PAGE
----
Dedicated development teams are best for very focused projects or initiatives that are unique or separate from what an existing internal team is tackling. Extended models, on the other hand, are better suited for “extending” the bandwidth of the existing team and by definition have a much more variable scope. Ultimately, the right model for your project or software development efforts will depend on your specific needs and goals.
A dedicated software development team has the advantage of being able to focus exclusively on a single project or feature set, which can result in a faster turnaround time. An extended development team has the advantage of being able to add bandwidth or specific technical skills to an existing team in order to keep development milestones on track.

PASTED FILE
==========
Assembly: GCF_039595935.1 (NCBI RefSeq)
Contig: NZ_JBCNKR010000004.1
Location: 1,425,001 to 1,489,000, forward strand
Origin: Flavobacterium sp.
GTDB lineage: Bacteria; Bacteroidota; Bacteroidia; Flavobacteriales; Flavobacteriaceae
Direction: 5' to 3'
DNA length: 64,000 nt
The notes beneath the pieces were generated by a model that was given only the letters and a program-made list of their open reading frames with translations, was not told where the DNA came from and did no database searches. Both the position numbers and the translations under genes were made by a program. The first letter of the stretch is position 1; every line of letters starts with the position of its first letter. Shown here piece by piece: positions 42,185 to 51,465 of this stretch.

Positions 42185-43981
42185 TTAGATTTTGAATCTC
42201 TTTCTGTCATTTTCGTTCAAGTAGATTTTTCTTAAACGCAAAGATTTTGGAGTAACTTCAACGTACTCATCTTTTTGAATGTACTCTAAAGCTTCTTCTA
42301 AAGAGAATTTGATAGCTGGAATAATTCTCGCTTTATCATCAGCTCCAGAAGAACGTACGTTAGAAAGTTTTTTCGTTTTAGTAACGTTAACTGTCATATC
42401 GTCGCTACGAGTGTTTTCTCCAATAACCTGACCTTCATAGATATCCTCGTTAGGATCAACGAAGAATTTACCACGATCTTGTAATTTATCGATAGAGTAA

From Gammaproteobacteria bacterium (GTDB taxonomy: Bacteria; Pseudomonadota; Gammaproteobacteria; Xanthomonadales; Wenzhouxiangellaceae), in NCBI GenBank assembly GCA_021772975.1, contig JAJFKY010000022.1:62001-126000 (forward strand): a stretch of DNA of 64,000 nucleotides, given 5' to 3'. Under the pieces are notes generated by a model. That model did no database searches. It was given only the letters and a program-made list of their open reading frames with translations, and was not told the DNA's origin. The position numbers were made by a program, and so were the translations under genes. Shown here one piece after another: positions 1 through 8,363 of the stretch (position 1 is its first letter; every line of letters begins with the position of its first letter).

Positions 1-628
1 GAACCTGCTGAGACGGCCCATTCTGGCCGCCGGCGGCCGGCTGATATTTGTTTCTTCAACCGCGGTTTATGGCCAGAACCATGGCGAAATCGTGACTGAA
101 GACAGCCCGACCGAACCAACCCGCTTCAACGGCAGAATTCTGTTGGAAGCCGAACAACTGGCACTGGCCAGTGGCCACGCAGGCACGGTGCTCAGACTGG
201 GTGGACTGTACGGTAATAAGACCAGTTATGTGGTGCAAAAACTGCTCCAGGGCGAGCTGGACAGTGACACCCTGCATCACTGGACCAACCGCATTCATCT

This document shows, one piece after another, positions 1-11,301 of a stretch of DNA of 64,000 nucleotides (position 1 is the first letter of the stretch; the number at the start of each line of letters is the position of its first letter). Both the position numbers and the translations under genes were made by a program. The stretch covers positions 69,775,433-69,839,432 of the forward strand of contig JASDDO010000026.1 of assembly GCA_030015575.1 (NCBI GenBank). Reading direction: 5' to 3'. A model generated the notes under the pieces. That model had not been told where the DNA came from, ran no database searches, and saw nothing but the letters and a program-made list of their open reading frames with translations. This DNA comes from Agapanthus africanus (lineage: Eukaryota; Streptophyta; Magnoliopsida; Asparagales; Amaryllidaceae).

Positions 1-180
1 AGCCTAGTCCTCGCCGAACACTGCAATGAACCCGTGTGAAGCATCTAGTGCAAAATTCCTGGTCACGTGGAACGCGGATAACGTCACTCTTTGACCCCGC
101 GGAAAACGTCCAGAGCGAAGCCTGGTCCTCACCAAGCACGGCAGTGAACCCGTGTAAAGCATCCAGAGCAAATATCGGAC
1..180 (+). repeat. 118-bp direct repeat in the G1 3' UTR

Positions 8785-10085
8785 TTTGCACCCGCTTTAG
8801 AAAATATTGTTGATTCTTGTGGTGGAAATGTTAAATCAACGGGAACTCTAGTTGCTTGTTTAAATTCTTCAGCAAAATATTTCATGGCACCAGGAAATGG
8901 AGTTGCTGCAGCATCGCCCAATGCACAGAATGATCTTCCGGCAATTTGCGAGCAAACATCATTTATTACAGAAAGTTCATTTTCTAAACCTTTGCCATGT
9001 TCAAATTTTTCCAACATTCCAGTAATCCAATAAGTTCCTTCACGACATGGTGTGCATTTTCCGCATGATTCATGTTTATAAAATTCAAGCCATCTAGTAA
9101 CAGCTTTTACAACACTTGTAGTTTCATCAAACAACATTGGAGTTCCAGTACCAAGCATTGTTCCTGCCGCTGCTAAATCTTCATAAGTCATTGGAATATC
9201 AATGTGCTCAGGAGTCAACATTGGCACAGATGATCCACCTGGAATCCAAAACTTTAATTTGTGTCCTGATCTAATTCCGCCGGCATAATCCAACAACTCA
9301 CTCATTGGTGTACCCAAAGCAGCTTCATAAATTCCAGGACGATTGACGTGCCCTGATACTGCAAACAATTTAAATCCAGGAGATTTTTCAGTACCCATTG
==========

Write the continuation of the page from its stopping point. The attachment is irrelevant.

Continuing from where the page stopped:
The type of software development team that is best for your project will depend on a number of factors, including the size and scope of the project, the timeline, and the skills and experience of the team members. If you are unsure which type of team would be best for your project, just call the pros at TurnKey. We’ll steer you in the right direction, every time.